Lean and Kanban: Stretched to the Breaking Point?

Are Lean and Kanban being stretched to the breaking point?

Some may claim so!

What about Scrum!

With all due respect, please notice that I am not making a statement, but asking a question.

Lean and Kanban

Lean is an optimization (efficiency and effectiveness) paradigm. With roots in manufacturing, its proliferation is due to the universality of its principles, which involve:

  • Value
  • Eliminating Waste (Value Stream)
  • Limiting Work-In-Process (Continuous Flow and Level Pull)
  • Continuous Improvement (Pursue Perfection)

A Kanban is a “signal”. A Kanban system:

  • Integrate/Synchronize: Is a “signaling device” or “specific tool for controlling and regulating” the conveyance (pull-flow) of “material and information” in a value stream (composed of processes/activities/actions/steps);
  • Visualize: Is a “physical schedule [that is, visible] tool that tightly links and synchronizes production activity between upstream and downstream processes”;
  • Limit WIP: “Combines control over movement of material with respect to both time and quantity [that is, limits work-in-process/progress] dependant upon signals from the downstream process”.

See “Lean Lexicon”, “Creating Continuous Flow”, and “Creating Level Pull” for more information.

Essentially, Kanban is a tool that:

  • Mechanizes a value stream, fostering continuous flow and level pull;
  • Controls and regulates scheduling and synchronization for a collection of processes;
  • Helps operationalize Collaboration (the ultimate root cause of many challenges for organizations, teams, and individuals) relative to people integration and coordination.

However mechanized and operationlized, the root causes of why Collaboration is a challenge remain!

The Heart of Lean?

With all due respect…

If “thinking for yourself in your context” is the heart of Lean, then Lean is Everything and Everything is Lean as most people would claim that they “think for themselves in their context”. As Albert Einstein once said: “Everything should be made as simple as possible, but not simpler.”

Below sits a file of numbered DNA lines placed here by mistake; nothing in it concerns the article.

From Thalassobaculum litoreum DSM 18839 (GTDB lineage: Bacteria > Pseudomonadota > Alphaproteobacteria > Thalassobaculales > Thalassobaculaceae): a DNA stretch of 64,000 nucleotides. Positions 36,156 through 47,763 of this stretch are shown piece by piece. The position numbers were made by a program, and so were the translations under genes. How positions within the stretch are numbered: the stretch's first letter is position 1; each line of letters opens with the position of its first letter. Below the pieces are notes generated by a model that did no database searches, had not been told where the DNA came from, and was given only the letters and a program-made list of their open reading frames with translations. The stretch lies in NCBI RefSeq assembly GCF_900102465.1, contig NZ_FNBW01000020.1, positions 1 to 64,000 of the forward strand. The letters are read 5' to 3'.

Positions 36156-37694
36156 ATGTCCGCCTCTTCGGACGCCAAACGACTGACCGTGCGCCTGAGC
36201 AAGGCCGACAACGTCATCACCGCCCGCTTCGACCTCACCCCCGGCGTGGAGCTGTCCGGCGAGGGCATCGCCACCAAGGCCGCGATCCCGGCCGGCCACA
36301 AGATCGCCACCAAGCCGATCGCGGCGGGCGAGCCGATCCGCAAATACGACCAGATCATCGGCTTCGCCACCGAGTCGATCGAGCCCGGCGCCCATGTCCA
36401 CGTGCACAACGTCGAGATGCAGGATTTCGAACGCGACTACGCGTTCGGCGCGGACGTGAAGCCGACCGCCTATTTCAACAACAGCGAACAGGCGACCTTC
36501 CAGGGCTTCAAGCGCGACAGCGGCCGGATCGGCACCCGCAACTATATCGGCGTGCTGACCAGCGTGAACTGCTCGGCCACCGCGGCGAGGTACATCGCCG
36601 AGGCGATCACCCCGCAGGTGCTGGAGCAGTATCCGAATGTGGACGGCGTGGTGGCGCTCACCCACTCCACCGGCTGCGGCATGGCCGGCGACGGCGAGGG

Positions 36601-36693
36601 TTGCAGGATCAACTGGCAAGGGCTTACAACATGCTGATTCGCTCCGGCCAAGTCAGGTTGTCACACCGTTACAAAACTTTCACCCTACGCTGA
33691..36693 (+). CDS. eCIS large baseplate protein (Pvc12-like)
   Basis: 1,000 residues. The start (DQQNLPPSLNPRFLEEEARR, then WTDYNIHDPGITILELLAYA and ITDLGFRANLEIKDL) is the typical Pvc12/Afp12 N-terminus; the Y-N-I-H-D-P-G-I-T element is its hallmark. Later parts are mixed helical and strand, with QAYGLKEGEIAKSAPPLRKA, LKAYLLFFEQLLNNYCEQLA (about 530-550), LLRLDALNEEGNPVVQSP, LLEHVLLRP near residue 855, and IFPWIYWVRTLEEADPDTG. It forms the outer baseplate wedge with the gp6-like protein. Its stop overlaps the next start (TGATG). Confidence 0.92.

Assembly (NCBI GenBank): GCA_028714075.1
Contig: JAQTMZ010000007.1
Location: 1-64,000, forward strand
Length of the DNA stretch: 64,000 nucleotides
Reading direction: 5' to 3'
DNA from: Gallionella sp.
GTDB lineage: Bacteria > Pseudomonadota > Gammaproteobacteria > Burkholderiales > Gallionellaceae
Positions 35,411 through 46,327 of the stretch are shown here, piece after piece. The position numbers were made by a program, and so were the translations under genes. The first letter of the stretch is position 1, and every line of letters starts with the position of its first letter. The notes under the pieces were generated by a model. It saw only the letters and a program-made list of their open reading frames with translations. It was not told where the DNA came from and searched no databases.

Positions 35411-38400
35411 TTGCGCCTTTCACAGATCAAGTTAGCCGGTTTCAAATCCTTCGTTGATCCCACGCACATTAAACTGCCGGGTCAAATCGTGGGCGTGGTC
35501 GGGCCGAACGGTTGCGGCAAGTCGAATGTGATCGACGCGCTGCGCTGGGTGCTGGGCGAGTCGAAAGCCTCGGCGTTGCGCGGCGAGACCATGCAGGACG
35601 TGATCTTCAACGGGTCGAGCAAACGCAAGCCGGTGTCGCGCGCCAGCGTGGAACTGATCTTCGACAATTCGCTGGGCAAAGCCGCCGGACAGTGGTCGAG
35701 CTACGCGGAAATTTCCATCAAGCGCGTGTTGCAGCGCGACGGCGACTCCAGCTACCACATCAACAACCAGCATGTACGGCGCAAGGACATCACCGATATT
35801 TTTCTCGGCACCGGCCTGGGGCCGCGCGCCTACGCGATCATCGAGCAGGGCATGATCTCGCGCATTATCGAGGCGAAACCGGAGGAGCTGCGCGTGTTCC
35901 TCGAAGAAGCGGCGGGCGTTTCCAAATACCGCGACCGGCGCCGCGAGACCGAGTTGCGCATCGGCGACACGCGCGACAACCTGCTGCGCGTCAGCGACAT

Respect People, Self Organization and Continuous Improvement?

With all due respect…

However, we should not forget the human factors, as they are inherently part of the Lean Thinking from which Kanban directly descends.

Human factors are inherently part of any successful human endeavor. As a colleague recently commented: “If you need Lean to tell you to ‘respect people’, you have more fundamental problems than you think!”

A Kanban System should respect people by allowing them to take ownership of process decisions.

How does a Kanban System “respect people”? “Should” is a key word! People respect people.

By allowing the team to take ownership of all the process decisions described above, a Kanban System automatically empowers them to self organize and continuously improve all the elements of the process.

How does a Kanban System “automatically empower”? How does “allowing the team to take ownership” “automatically empower”? “Allowing” and “automatically empower” are key words! People allow/confer ownership, people take ownership, and people empower people.

The primary mechanism for enabling this self organisation and continuous improvement is making the work visible.

As a tool, a Kanban System supports making the work visible. However, visibility may be necessary, but is it sufficient for self organization and continuous improvement? As the Introduction of The Art of War explicates: “However profound our individual wisdom, it will not survive in the world unless it is joined with some kind of power.”

Are Lean and Kanban being stretched to the breaking point?

Lean is an optimization (efficiency and effectiveness) paradigm, a Kanban is a “signal”, and a Kanban system is a tool. Kanban/Kanban-System is a Means not an End!

With all due respect, please notice that I am not making a statement, but asking a question.

Advertisements

Leave a Reply

Please log in using one of these methods to post your comment:

WordPress.com Logo

You are commenting using your WordPress.com account. Log Out / Change )

Twitter picture

You are commenting using your Twitter account. Log Out / Change )

Facebook photo

You are commenting using your Facebook account. Log Out / Change )

Google+ photo

You are commenting using your Google+ account. Log Out / Change )

Connecting to %s